Marketors Q&A: Getting to know Phil Andrew

What did you want to do when you were growing up?

I just wanted to do what I enjoyed! When I did my degree, I could have gone and done International Business or something similar, but I chose to do a degree in Glaciology. And the reason I did this was because it was absolutely fascinating to me. It allowed me to wander around on Icelandic glaciers for three years and then come out of it with a BSc.

But soon after that, I realised I probably needed to focus less on enjoying myself all the time, and follow my father's advice, which was: “If you ever want to be in a position where you’re never unemployed, become an accountant!”

So that’s what I did because I felt it was quite important for me to make decent money in my early career. I'm now able to balance the need to make enough money to get my children through university with my desire to make a social difference.

 

When and why did you join the marketing profession?

When I was based in Russia with British American Tobacco, I spoke to my boss and he told me that they’d like me to become a Country General Manager. I was thrilled to be offered this opportunity but the problem was that I was an accountant, and as a tobacco organisation, they were a marketing and distribution company first and foremost. So, it was clear that if I wanted to progress out of finance and into general management, I needed to get myself some proper marketing qualifications. For a year I would fly once every eight weeks from Moscow to Heathrow and do my marketing qualifications at Moor Hall.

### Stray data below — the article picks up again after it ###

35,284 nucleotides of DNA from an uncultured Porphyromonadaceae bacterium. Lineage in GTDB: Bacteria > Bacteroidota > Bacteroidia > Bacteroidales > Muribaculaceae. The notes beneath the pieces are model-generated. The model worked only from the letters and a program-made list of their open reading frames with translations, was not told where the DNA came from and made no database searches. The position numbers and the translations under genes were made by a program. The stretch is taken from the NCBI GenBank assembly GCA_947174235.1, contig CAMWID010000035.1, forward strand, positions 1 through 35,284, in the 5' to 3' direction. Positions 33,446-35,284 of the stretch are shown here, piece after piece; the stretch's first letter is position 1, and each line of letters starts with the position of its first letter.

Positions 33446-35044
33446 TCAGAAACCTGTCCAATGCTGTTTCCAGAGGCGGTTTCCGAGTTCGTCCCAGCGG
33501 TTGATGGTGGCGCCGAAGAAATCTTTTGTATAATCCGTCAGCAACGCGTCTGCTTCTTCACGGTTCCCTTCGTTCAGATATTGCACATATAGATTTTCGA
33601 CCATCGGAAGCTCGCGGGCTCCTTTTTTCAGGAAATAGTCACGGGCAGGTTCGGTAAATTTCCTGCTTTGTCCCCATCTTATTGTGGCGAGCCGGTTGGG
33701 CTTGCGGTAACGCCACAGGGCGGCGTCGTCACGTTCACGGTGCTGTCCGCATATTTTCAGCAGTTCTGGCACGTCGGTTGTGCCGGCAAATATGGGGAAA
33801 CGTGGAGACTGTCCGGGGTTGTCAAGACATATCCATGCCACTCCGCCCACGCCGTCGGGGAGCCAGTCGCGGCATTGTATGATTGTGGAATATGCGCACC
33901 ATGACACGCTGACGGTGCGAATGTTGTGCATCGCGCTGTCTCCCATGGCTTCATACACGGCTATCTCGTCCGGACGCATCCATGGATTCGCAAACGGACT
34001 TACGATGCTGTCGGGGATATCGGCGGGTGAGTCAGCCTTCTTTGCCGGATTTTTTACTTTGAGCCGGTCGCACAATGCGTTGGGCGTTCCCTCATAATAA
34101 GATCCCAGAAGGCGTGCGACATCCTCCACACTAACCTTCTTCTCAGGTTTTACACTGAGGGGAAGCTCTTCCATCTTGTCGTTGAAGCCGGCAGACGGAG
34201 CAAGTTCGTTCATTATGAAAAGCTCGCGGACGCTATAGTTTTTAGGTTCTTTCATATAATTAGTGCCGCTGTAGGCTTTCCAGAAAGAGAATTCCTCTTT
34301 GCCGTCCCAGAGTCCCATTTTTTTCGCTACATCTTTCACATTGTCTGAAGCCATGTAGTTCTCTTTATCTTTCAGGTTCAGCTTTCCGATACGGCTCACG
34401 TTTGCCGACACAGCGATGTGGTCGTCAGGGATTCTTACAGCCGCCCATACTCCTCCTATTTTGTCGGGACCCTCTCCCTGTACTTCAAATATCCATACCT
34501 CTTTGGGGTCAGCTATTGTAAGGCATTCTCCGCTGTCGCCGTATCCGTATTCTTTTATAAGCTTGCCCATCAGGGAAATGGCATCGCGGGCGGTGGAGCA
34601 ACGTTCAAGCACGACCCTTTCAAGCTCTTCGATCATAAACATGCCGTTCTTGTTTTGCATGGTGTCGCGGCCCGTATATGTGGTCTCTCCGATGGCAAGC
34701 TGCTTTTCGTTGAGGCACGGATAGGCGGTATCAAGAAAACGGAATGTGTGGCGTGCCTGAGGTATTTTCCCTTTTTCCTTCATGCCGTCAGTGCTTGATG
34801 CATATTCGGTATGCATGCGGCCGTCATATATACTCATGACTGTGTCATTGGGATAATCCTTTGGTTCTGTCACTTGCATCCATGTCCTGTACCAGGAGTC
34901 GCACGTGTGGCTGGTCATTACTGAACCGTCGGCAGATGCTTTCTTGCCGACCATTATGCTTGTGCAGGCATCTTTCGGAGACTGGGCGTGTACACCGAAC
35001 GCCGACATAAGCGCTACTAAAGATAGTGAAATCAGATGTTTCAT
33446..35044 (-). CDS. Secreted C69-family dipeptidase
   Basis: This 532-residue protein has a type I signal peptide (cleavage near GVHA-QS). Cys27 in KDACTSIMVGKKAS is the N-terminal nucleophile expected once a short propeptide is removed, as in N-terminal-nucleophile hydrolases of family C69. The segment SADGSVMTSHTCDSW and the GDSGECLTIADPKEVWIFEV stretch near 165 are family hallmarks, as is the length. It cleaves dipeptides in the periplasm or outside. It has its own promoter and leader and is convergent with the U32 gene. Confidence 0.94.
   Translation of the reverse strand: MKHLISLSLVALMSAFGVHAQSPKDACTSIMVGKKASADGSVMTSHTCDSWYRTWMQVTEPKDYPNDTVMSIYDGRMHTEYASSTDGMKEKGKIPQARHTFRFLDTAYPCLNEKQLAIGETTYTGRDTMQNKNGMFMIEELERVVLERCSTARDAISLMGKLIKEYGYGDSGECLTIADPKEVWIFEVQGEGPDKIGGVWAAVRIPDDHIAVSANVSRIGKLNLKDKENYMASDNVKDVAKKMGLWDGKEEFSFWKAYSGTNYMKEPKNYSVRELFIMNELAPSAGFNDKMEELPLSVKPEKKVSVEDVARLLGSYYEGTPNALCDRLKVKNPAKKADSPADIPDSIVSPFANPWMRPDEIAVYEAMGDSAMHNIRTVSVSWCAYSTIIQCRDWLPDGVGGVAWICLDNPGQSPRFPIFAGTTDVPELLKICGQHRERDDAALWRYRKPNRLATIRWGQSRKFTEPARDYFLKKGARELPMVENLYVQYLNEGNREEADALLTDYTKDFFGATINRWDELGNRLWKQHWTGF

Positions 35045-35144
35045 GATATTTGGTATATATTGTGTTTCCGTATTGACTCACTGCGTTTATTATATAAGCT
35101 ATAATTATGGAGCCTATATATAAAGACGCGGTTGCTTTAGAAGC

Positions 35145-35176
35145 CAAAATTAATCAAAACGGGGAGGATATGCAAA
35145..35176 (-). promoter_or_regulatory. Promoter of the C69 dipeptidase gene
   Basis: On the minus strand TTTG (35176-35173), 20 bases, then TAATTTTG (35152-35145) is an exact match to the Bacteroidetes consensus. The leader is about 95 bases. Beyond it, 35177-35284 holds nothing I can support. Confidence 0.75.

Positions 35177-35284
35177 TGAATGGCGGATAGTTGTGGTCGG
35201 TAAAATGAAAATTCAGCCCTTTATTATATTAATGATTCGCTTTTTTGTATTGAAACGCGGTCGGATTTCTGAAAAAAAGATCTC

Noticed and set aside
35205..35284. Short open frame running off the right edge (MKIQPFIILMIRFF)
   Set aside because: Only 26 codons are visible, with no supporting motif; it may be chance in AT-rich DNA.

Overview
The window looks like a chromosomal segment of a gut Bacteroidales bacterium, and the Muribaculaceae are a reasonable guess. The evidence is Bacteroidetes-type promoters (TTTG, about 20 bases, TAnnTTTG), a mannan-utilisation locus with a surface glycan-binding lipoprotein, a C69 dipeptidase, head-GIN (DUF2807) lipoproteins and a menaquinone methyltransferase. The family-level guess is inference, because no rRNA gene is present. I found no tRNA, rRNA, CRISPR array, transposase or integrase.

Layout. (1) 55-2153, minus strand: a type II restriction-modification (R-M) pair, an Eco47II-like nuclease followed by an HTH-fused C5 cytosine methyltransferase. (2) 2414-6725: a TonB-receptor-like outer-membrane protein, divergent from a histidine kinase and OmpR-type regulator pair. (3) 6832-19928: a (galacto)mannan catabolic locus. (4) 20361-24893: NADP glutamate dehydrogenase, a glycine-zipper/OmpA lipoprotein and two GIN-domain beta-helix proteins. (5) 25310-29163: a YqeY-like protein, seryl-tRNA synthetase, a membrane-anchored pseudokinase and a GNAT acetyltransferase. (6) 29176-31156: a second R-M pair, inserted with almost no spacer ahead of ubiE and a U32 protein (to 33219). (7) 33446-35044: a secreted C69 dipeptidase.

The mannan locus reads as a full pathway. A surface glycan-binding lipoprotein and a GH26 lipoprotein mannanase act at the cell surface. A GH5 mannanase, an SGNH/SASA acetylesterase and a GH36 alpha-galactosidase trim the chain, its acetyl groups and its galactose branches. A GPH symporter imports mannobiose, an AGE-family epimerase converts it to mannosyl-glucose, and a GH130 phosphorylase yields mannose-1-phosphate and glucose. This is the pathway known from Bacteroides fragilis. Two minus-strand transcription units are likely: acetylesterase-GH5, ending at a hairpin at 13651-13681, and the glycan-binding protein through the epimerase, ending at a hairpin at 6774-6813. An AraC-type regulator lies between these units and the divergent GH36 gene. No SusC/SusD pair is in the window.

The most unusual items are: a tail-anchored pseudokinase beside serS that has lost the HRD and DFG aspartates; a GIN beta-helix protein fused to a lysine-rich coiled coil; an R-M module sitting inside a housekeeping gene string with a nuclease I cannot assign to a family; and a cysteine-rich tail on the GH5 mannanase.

It was a big commitment, but I knew I’d get to become a chief executive of a large organisation overseas afterwards – I just needed to get the qualification first. It was quite a good motivator!

 

Do you regard marketing as a profession?

Oh, absolutely. It's very much a misunderstood profession; it can sometimes have a little bit of a soft reputation. But I think once you realise just how much science and psychology is behind it, there's no doubt that it's a profession.

If I was to compare it with my career in accountancy, I think it’s fair to say that once you’ve achieved Chartered Marketer status, it's quite easy to keep it. You're not under day to day compliance scrutiny in the same way as accountancy. But you have to take both professions seriously.

 

Who is your marketing hero and why?

If we’re talking about chief executives who’ve used marketing to extraordinary effects, I think you can go as far back as Henry Ford. He was extraordinary. He’s not beyond reproach, of course; he had some sharp business practices, but it doesn't alter the fact that he took on a market where things were too expensive for the average man and began creating ways to match prices to aspirations. And so the mass industrialised manufacturing structure was born. This concept of marketing was completely new, and it was an extraordinary achievement.

 

In your marketing career, what has been your most significant achievement?

A lot of the work that we’re doing at StepChange at the moment is very important from a marketing perspective. As the UK’s largest debt advice charity, what we’re trying to do is get people to engage with the process earlier and more quickly. We have about 620,000 people a year seeking advice from us. And the most common thing that we say to people is that we wish they’d come to us earlier.

We're in a position at the moment where there's probably 3 million people who need our advice; and given the current situation, this may increase to somewhere around 6 million in the near future. We're looking at a new COVID payment plan at the moment, and the marketing around that is really complicated and really nuanced. It’s very powerful work we're doing at the moment in an environment where the need is enormous but opinions vary greatly and not many people are offering solutions.

 

What are the major challenges facing marketing professionals today?